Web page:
Promoting Shared Decision-Making Behaviors During Inpatient Rounds: A Multimodal Educational Intervention.
Acad Med. 2019 Mar 19;:
Authors: Harman SM, Blankenburg R, Satterfield JM, Monash B, Rennke S, Yuan P, Sakai DS, Huynh E, Chua I, Hilton JF, Patient Engagement Project
PURPOSE: To estimate the effectiveness of a multimodal educational intervention to increase use of shared decision-making (SDM) behaviors by inpatient pediatric and internal medicine hospitalists and trainees at teaching hospitals at Stanford University and the University of California, San Francisco.
METHOD: The 8-week Patient Engagement Project Study intervention, delivered at 4 services between November 2014 and January 2015, included workshops, campaign messaging, report cards, and coaching. For 12-week pre- and postintervention periods, clinician peers used the 9-point Rochester Participatory Decision-Making Scale (RPAD) to evaluate rounding teams' SDM behaviors with patients during ward rounds. Eligible teams included a hospitalist and at least 1 trainee (resident, intern, medical student), in addition to nonphysicians. Random-effects models were used to estimate intervention effects based on RPAD scores that sum points on 9 SDM behaviors per patient encounter.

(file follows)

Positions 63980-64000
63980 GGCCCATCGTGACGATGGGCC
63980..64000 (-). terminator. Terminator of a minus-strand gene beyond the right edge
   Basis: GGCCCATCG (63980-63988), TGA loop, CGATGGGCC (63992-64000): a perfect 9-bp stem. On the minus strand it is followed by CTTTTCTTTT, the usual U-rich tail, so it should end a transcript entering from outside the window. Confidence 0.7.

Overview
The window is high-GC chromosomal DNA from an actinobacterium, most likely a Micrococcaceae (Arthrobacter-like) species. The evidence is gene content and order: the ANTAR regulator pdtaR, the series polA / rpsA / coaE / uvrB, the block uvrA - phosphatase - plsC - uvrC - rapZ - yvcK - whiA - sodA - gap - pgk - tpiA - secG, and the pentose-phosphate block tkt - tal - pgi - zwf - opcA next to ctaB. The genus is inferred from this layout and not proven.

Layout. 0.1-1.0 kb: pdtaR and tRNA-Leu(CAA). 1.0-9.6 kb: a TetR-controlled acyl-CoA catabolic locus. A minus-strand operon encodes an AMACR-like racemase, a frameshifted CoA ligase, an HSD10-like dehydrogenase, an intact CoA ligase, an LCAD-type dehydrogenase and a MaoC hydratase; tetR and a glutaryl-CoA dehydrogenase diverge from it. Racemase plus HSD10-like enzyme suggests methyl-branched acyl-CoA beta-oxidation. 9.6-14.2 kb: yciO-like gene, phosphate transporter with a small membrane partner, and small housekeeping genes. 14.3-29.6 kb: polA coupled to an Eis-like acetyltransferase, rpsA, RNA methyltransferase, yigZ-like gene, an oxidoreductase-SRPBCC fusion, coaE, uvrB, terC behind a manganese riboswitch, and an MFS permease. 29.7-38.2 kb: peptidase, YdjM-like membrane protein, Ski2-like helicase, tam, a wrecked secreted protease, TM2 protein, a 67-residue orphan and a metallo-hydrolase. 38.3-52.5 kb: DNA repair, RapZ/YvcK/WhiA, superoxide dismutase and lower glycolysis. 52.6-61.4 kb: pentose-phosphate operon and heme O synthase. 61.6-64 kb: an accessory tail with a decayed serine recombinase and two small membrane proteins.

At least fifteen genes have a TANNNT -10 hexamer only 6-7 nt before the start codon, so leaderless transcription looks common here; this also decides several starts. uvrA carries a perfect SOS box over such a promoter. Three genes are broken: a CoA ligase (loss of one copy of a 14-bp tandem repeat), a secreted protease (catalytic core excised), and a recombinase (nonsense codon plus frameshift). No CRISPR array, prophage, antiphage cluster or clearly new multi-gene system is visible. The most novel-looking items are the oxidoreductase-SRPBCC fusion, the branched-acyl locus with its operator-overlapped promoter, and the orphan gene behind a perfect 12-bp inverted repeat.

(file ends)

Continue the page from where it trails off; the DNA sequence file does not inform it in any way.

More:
RESULTS: In total, 527 patient encounters were scored during 175 rounds led by 49 hospitalists. Patient and team characteristics were similar across pre- and postintervention periods. Improvement was observed on all 9 SDM behaviors. Adjusted for the hierarchical study design and covariates, the mean RPAD score improvement was 1.68 points (95% CI, 1.33 to 2.03; P < .001; Cohen d = 0.82), with intervention effects ranging from 0.7 to 2.5 points per service. Improvements were associated with longer patient encounters and a higher percentage of trainees per team.
CONCLUSIONS: The intervention increased behaviors supporting SDM during ward rounds on 4 independent services. The findings recommend use of clinician-focused interventions to promote SDM adoption in the inpatient setting.
PMID: 30893066 [PubMed - as supplied by publisher]